Should For-Pay Blogging Require a Morality Clause?

July 13, 2009
By Lisa Barone in Branding

The New York Times is talking about sponsored blog posts. Business Week wants to debate the pros and cons of co-branding. And Michael Gray has been on the war path for months calling out folks landing free trips and cars in exchange for guaranteed coverage. Paid links issue aside, with so many companies looking for their own Robert Scobles, Sarah Lacys and Guy Kawasakis to endorse products, are brands putting themselves in danger by tying their names to unstable faces they don’t really know?

Getting “celebrity” endorsements to shill what you’re selling is nothing new. Athletes and real-life celebs have been doing it for years. However, those contracts are usually accompanied by a morality clause. One that says after our friend LeBron James signs his multi-million dollar Nike contract, he can’t then go out and celebrate by punching someone in the face. It’s a tiny insurance policy that ensures that the person you choose to align your brand with won’t then malign it like a Disney starlet (its okay, you can click that. honest.). But we typically don’t have those on the Web because the products are “free”, arrangements are informal, and because the cost value doesn’t appear high enough to warrant it. And that’s where the trouble starts.

Quick example: On June 20, mommyblogger Jessica Gottlieb posted a review on her blog about the Lexus RX 350 she was given loaned to “tool around in” for a short period. As expected, the post raved about how “bold” and “pretty” the car was and how “omfg a housewife can park it!” Jessica did her job well and Lexus got their money value from the car they loaned out. Or so they thought.

A day later, a shit storm broke out when Jessica Gottlieb jumped over the line and called the wife of another well known Internet type a whore. Everyone watched as attacks were made on both sides, dirt was flung, and as a new melee broke out on the Internet. Twenty four hours after Jessica was on her blog talking about how awesome Lexus is, she was back on it fake apologizing to Loren Feldman. The “apology” post now sits immediately following the one hawking her Lexus experience. Excellent.

Unless you’re Lexus.

If you’re Lexus, you just had your brand dragged through the mud. You let someone associate themselves with the exclusive Lexus name and automobile…and then watched them lindsay lohan it into a tree live on the Internet. Branding Fail.

I’m not part of the mommyblogger community so I don’t know Jessica Gottlieb. I don’t know if this type of behavior is common for her. I don’t know if calling people whores is a favorite pastime or if this was just an isolated incident during a really public time. I don’t know because I haven’t done any research on her (and based on her interaction with Loren Feldman, I now refuse to), but Lexus should have.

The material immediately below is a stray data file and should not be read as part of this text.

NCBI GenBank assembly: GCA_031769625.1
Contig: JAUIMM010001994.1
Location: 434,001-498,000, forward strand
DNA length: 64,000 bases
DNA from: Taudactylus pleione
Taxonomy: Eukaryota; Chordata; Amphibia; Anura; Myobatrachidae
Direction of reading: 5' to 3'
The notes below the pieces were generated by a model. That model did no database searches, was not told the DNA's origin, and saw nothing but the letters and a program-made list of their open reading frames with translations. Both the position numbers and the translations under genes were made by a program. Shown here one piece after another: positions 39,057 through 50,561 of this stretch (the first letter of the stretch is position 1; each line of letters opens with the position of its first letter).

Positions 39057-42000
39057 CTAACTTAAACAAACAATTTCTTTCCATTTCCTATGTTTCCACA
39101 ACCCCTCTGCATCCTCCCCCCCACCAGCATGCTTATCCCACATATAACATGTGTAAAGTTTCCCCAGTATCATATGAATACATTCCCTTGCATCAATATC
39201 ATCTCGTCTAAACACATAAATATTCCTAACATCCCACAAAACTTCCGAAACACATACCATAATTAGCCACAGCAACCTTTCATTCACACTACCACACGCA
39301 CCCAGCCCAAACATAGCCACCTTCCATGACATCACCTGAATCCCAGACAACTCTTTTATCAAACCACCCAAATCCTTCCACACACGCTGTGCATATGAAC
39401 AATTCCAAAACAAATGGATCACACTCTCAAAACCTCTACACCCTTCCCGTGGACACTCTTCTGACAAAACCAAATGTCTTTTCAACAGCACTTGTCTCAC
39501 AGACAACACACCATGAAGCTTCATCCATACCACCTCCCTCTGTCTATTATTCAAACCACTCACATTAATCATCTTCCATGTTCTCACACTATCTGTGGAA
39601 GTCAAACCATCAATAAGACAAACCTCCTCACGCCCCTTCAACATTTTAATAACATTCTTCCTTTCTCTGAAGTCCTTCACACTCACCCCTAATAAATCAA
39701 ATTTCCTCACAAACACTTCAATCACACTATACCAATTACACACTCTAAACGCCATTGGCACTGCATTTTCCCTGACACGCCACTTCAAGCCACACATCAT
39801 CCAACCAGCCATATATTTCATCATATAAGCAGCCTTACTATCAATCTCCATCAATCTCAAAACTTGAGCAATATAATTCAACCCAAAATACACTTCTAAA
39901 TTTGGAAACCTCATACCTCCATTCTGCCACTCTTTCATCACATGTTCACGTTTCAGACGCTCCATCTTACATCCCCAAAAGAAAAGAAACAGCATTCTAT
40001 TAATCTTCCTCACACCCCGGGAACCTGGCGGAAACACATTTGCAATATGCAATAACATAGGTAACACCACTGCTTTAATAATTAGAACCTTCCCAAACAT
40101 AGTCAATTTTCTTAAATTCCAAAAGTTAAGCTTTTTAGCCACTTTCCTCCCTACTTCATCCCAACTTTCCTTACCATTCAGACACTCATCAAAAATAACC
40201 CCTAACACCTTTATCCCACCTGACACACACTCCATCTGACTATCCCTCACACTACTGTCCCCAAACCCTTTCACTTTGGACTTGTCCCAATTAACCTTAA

If you’re Lexus, and you’re investing resources into someone and giving them permission to associate themselves with your brand, you damn well better know who you’re dealing with.

You need to do your research.

  • Who is this person on and off the Web? What tale does Google tell?
  • What group does he or she have influence over? What are they known for?
  • How was that influence earned – through merit or by being loud?
  • What type of products have they endorsed or recommended in the past? Were they of quality or clearly paid?
  • Are they type to start or participate in flame wars?
  • Are they more diplomatic (Rhea) or blunt (Rae) in their dealings?
  • And perhaps most importantly, do they frequently kick, scream and call people whores on the Internet?

And if they are the type to throw stones through glass windows, then you need to address that beforehand. Maybe that means accepting it, maybe it means finding someone else or maybe it means creating some type of “morality clause” for the person to adhere to for a month, three months, etc, around the time they’ll be talking about your brand. Not every blogger will be willing to sign off on it (for instance, I wouldn’t be), but as a brand investing money into these “free loans”, you need to protect yourself and your associations.

As the FTC takes a closer look at regulating sponsored blog posts, companies and brands need to be doing the same. Call a spade a spade: You’re paying for that blogger the same you’re paying for any other marketing effort. Do not give someone permission to use your brand if they’re going to bring shame to it. Maybe it’s time that for-pay posts are treated the same way behind the scenes that  real advertising is. The cost of “loaning” someone a free car may appear less than what LeBron James earns with his endorsement deals, but you’re not just lending someone a car. You’re lending them your brand and you can’t get that back.  And that loan needs to be taken very seriously.

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